Yesterday we received my daughter's final middle school report card. And some other kid's test scores. Yes, everyone makes mistakes. These envelopes are all hand-stuffed by real human beings and the turn-around time is short. I get it. It's just the crowning touch on a year when my daughter (and our family) has felt less than valued by the school.
Of course, we care less than two hoots about the majority of standardized tests that kids are forced to take throughout the school year. We glance at the numbers, right before we throw them out. But it would be nice if they were actually her numbers. After all, data about some other child is technically personal and should be protected by some measure of confidentiality. Oh, yeah, and data about our child, too. Imagine that. I wonder who got her scores?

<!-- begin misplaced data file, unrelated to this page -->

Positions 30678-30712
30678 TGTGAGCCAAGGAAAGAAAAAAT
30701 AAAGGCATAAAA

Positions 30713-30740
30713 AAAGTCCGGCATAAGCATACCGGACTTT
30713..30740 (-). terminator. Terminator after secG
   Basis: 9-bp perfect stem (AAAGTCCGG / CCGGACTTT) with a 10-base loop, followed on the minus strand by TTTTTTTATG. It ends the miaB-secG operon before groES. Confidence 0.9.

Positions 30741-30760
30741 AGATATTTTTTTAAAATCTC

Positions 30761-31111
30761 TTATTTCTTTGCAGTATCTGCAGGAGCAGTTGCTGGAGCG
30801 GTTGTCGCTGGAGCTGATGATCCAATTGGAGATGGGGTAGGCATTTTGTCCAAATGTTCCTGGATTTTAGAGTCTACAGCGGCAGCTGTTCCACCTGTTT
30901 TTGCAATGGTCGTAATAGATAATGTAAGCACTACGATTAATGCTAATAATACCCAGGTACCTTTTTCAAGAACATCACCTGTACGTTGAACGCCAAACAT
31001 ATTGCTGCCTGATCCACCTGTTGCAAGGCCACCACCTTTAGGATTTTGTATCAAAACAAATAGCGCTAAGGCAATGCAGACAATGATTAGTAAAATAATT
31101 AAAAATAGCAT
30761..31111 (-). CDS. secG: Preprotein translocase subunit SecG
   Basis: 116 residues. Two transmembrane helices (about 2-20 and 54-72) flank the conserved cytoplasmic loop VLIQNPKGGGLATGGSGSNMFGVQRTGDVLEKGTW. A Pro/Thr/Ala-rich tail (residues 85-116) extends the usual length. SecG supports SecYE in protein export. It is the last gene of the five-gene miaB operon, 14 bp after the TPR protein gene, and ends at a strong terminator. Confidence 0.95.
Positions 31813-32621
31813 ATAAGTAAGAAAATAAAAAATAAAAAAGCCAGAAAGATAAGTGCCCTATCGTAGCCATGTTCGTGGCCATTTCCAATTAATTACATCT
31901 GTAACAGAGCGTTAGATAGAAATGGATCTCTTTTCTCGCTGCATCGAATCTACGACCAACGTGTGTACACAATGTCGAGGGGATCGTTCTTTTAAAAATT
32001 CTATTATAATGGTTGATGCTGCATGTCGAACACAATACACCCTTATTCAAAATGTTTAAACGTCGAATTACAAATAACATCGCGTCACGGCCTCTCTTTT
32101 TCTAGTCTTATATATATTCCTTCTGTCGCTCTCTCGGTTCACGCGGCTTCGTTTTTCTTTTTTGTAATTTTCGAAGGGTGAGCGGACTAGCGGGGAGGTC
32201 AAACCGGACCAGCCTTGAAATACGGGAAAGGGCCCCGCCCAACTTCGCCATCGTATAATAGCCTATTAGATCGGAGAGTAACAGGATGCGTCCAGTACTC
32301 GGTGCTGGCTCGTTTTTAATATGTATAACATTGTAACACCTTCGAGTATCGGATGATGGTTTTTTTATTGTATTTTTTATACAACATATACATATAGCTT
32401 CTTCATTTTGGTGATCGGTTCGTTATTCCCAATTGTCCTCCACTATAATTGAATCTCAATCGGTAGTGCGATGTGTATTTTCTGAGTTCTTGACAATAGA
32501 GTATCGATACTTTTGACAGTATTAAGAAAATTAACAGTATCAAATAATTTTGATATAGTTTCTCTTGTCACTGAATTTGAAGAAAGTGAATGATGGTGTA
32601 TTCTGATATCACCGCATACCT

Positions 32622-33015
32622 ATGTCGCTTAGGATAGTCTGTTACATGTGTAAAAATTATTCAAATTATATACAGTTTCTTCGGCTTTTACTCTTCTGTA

From the NWEA (creators of the MAP) website:
Measures of Academic Progress® (MAP®) creates a personalized assessment experience by adapting to each student’s learning level—precisely measuring student progress and growth for each individual.
Right now, as I hang on to poor Billy Smith's* MAP scores, I find this rather ironic.
To be clear: I am not angry, I am just worn out. Attention to detail--well, we know the Devil is in the details. But I wonder: maybe our school should have focused more on protecting confidential information and less on censuring young women for perceived dress code violations. Or less time tweeting about how they're all aligning themselves with the Superintendent's Vision and more time actually getting to know the kids?
Yes, I know. It's just a clerical error. But it's been a loooong year.
*not the real name